Reviews – Embed and place testimonials and reviews in visible spots.
Services – Offer a resident portal as a key element of your value proposition.
Mobile – Use responsive web design to build a site that looks great on mobile.
Who’s Doing it Right?
All of that is helpful in the abstract, but now it’s time to take a look at a few sites which cover these bases well. Each represents a strong blend of the elements we looked at above while offering unique customer experiences.
As far as searchability and usability go, Sedona’s website is sleek and easy to navigate. The site’s navigation bar possesses hierarchy, is organized and offers a clear path for renters to find exactly what they’re looking for.
This site makes strong use of media, leading off with a scrollable header and then following with graphic summaries of amenities, and unit shots. There’s enough here to get a sense of the lifestyle this community offers to its residents.
The resident portal is clearly named and located. There is no need to bookmark or save links, and residents can easily pay their rent or request services. Sedona Seattle’s mobile design is a good distillation of the website — with shared hierarchy and easy navigation.
Pro Tip: Knockbot and our Community Pages, allow prospects to view available floor plans and self-book tours for those units. When renters are provided ease of use on the front end and you can communicate through their channel of choice, major customer pain points are removed from the leasing process.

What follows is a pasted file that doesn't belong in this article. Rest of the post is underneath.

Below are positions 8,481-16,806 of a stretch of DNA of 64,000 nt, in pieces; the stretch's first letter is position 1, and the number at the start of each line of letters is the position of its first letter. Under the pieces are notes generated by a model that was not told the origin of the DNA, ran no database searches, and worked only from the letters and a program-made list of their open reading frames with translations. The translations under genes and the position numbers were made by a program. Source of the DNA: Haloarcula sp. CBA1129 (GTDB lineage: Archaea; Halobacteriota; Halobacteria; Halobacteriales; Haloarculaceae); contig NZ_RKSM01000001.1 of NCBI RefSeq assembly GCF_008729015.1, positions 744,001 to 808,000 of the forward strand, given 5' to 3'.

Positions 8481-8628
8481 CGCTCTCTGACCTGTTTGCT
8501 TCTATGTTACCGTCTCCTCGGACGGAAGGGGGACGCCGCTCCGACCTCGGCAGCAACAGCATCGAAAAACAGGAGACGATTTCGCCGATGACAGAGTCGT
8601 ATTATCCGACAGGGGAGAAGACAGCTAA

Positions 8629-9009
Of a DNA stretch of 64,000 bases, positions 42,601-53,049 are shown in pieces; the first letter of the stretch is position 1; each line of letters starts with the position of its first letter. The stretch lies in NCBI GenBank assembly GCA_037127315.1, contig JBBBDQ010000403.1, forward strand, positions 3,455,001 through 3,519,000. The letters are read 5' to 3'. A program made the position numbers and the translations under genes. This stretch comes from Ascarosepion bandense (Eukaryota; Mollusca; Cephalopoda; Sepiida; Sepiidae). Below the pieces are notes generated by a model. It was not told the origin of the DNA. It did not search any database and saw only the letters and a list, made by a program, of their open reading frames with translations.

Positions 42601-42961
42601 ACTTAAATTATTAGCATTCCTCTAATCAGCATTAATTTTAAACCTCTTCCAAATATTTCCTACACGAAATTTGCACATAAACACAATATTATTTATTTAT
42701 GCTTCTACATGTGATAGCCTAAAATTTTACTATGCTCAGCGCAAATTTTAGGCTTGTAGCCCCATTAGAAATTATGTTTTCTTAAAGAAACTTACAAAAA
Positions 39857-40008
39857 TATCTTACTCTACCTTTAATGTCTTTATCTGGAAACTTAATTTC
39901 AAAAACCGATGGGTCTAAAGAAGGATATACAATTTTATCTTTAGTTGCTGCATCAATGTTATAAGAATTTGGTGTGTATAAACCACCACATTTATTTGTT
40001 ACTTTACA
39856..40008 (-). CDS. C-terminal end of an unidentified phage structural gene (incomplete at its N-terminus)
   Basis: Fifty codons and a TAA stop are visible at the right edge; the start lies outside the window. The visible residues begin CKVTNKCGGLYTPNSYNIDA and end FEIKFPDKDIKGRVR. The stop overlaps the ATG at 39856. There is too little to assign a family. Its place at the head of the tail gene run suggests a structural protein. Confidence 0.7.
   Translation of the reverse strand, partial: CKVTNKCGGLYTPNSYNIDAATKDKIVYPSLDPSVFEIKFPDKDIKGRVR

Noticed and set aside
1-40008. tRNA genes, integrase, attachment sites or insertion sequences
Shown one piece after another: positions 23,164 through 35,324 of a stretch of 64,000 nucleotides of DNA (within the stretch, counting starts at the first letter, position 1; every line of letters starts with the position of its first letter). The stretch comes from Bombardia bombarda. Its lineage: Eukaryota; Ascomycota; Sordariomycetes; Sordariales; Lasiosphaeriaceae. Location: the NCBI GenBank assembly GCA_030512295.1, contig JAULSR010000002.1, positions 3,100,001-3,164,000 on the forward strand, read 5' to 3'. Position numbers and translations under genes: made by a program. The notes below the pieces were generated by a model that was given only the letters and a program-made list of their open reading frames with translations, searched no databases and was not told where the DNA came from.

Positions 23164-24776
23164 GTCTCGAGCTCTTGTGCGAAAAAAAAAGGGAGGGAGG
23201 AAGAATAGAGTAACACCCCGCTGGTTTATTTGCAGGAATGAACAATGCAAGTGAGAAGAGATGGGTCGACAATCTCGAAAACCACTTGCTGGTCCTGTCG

Track 29 offers a media-rich website that immediately captures visitors’ eyes with an automatically scrolling header featuring images of units and amenities. It’s ‘Lease Now” call-out is clear, and the translucent header is a fantastic touch. The ‘Pet Policy’ link at the top right indicates that Track 29 knows what’s top of mind for their demographic in Minneapolis, MN.
As you work your way down the site, a scroll effect keeps the page interesting. A drop-down header helps with the site’s usability, offering ready links to important pages: amenities, floorplans, neighborhood, gallery, and a resident portal. The ‘Lease Now’ call-to-action maintains its prominent spot at the top right of that dropdown header.
Track 29’s mobile website is a strong adaptation of its desktop site. It loses some of the site’s richness, but it makes navigation even easier than its counterpart.
Minnie Flats makes great use of its media with full-span images featuring parallax scrolling. As you scroll, the gallery is prominent and each section on the page makes use of rich visual imagery.
Minnie Flats does a good job keeping their call to action in the bottom right corner and keeping the background clutter-free. The menu bar makes the site easy to navigate, and the floorplan link makes it simple for visitors to quickly check apartment layouts. Its mobile site scores high on usability and clarity.
As we’ve seen above, renters primarily expect 5 things from an apartment website: searchability, media, reviews, services, and mobile accessibility. Give them what they’re looking for, and they’ll stick with your site all the way up to lease signing.
While the examples we shared above mostly deliver on renters’ expectations, none seem to make much (or anything) of tenant reviews. Given stats we saw above, this seems like a ripe area for market differentiation.
Even so, these are fantastic sites that do their job well. As great as they are, though, there is always room for improvement. Let that serve as an invitation: design a beautiful site that goes the extra mile to reach renters, and there’s no reason why you can’t edge out your competitors online.